An ObGyn's Guide to Healing Your Postpartum Body
Sep 22, 2019
by Dr. Christine Sterling, M.D., FACOG
You know what I was definitely not expecting after having my baby…
To be surprised by how difficult the recovery from birth is. After 15 years of schooling and training to become a board-certified ObGyn, I thought I knew what it would be like. But there is nothing quite like experiencing it personally, to expand your expertise.
So here I am to prevent you from being surprised by your recovery. I want you to have the knowledge you need to heal.
You also may want to check-out my Ultimate Postpartum Kit Checklist (just enter your email and I’ll send it your way), so you have the stuff you need for a smooth recovery, in addition to the knowledge!
1. Nipple Care
Okay mommas, I hate to tell you this, but at the beginning, breastfeeding often hurts. For most, the pain gets better after a few weeks. It is important to get help early, especially if you are experiencing pain beyond the first 30 or so seconds of the latch. I can tell you from personal experience— do not wait to get help until your nipples are cracked and bleeding. The best nipple care is a proper latch, as shallow or off-center latches can cause nipple damage. Though I eventually switched to exclusive pumping due to nipple damage from latch issues, prior to that I alternated between Motherlove organic nipple cream and these hydrogel pads to soothe my nipples in between breastfeeding sessions.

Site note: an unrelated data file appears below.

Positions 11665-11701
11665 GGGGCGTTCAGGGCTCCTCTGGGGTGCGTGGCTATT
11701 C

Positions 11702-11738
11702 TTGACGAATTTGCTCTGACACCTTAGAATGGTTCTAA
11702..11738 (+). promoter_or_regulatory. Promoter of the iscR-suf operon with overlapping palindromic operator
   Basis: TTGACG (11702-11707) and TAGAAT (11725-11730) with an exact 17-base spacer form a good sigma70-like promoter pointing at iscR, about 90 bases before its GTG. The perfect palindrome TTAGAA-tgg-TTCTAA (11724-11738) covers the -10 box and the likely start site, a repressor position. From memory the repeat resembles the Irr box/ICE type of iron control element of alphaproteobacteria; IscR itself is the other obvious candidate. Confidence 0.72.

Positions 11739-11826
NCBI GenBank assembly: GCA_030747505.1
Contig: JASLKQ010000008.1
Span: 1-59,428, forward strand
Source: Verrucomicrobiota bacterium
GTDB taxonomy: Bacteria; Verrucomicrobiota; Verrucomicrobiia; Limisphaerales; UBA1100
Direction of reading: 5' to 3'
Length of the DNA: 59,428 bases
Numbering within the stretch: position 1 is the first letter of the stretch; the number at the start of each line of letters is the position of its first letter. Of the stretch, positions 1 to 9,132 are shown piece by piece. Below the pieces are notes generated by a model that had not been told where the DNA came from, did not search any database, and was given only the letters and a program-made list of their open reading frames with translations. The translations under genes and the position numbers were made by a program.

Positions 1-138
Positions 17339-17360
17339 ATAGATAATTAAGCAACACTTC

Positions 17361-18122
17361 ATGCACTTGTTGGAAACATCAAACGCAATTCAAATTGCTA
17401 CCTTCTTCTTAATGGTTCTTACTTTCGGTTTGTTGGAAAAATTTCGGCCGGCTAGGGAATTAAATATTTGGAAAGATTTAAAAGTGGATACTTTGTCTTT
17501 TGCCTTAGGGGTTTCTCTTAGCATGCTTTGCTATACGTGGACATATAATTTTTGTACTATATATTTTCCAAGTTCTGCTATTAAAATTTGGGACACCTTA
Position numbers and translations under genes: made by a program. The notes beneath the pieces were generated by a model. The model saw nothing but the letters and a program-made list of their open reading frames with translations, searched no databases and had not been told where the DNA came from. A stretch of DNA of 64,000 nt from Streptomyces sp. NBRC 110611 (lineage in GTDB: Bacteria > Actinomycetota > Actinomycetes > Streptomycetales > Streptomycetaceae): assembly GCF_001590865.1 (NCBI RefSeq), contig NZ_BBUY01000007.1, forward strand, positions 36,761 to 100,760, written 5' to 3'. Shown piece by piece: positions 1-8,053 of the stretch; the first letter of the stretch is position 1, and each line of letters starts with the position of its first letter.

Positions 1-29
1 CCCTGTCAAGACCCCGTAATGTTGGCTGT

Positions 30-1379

And while we are on the subject of breastfeeding…
As wonderful as breast milk is for your baby, and it is remarkable stuff, you are more important than your breast milk. The number of women I’ve seen torn apart by their troubles with breastfeeding breaks my heart. The pressure placed on women, by themselves and by others, can be heavy. For one, we have an innate drive in us to feed our children. When we have trouble feeding our child, we feel it in our core. Compounding this issue, is the knowledge that “breast is best.” If we can’t provide breastmilk, then we feel aren’t doing the “best” for our babies. The guilt from this, even when it is out of your control, can be overwhelming. And the cherry on top is the idea that breastfeeding is a bonding experience to be enjoyed. So, yeah, there is a lot of pressure. Yes, breastmilk has a lot of advantages. Yes, it is an excellent way to bond with your baby. And yes, you can have a healthy baby and a strong bond without breastfeeding. Do your best. You can do no more.
2. Vaginal lacerations
Most of us experience some degree of tearing in and around our vagina during birth. Prior to leaving the hospital, it can be helpful to find out from your provider the location and severity of any lacerations, so you can have an idea of what to expect. Your provider may recommend Sitz baths. While you should always follow the specific recommendations of your provider, in general, Sitz baths are performed by placing warm water in a bathtub or a special container designed for this purpose, and sitting and soaking the affected area for approximately 15 minutes, 2 to 4 times daily. Some add herbs, salt, or other medications to the water. I had this Earth Mama Organic Herbal Bath at the ready for my postpartum recovery.